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PATRIOTIC AND WELFARE ASSOCIATION., Issue 15627, 19 October 1914
PATRIOTIC AND WELFARE ASSOCIATION.
Mr P. P. Sargood, in the absence of His Worship the Mayor, presided over a wellattended meeting of the executive of the Patriotic and General Welfare Association, held this morning. A deputation from the Employment Committee referred to several matters, including the extension of Leith wall, which i», however, dealt with elsewhere. Mr J. Loudon said that the question of afforestation on the City reserves had been gone into, and it was practically certain that the scheme would be approved by the City Council, in which case another 30 men would bo provided for. These works would not absorb all the men out of employment, only some 160 out of over 400, and if no further outlet was obtainable it might be necessary to split the work up, each batch of men working alternate fortnights. Mr Solomon said the great difficulty was to get suitable work to spend their money on. The committee had had £3,000 allocated to them by the executive, and a further £1,500 for the esplanade if that j scheme was adopted, but useful work was j difficult to arrange for. No doubt the i whole £7,000 spoken of would be needed 1 to relieve the distress which unquesiioni ably existed in Dunedin. A letter was received from Mr J. Stroud submitting a scheme for raising money for the fund, and was referred to the Finance I Committee for consideration. .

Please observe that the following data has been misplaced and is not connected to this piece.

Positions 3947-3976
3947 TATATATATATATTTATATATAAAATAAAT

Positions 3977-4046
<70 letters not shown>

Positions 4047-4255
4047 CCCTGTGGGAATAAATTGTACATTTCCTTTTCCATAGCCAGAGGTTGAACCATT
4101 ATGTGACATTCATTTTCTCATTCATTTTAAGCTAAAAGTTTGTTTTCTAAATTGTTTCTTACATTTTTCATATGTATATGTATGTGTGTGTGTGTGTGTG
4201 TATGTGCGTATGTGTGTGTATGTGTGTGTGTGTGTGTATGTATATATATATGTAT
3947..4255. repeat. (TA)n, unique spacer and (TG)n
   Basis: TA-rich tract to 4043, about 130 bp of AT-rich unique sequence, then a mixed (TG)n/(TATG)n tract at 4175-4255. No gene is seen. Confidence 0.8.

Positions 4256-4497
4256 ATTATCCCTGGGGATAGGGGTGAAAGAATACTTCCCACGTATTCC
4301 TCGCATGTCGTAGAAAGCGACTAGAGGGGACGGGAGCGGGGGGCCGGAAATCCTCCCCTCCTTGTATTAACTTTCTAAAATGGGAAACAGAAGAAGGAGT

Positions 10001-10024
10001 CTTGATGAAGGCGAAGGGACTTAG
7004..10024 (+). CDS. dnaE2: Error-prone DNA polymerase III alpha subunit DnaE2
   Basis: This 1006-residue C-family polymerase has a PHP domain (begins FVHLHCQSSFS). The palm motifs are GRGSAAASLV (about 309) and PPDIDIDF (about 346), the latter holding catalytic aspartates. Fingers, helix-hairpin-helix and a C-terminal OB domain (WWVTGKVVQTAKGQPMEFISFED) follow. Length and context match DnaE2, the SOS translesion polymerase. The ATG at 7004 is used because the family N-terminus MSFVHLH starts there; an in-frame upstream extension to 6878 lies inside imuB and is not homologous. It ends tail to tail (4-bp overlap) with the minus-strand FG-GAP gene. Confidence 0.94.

The Expeditionary Committee’s report stated that a telegram had been received from the Mayor of Auckland to the effect that £IOO worth of goods was being sent by the Auckland Patriotic Committee for the- use of the Auckland members of the Samoan contingent, and asking whether Otago would act similarly for the men from that province.—lt was resolved - that the matter of providing the sum of £1 per man for the Otago members of the contingent in Samoa bo referred to the Expeditionary Committee for a report. The Employment and Relief Committee recommended that the Dunedin Citizens’ Garden Fete Society be advised that the oommittoa will subsidise the £SO available from the society to be epem. on improvements and work at the fcouthern Oval; they repotted that 54 applications for relief had been considered, and relief amounting to £B6 9s 6d granted, and tons of the coal donated to the committee had been distributed; that the committee had offered the Waikouaiti County Council to contribute £l6O towards the cost of repairing the Leith Vailey-Wai-tati road, the estimated cost of which is £6OO, and the Dunedin City Council was prepared to contribute £l5O, the Waikouaiti County Council to be advised to apply to the Government for a grant for the other £3OO required ; that the matter of the St. Kilda-bt. Clair esplanade was still under consideration; that 484 men had registered their names as being out of work, these men having about 1,000 dependents. Rev. F. G. Camming, in moving the adoption of the report, said that up to last week 110 had been employed, but this number had now been reduced to 50. So far as the Employment and Relief Committee were concerned, we were now up against a very stiff proposition. He did not share in the opinion expressed bv the deputation. (Hear, hear, and applause.) The work at Chisholm Park had been stopped owing to horse and scoop work being necessary. It had been hoped bo do something at- Mornington, but so far nothing had been done. Owing to these circumstances he pleaded for the adoption of the report. Seconded by Rev. Mr Diamond. The report, as amended by the referring back of a clause relating to the walling of a portion of the Leith Stream near the University, was adopted.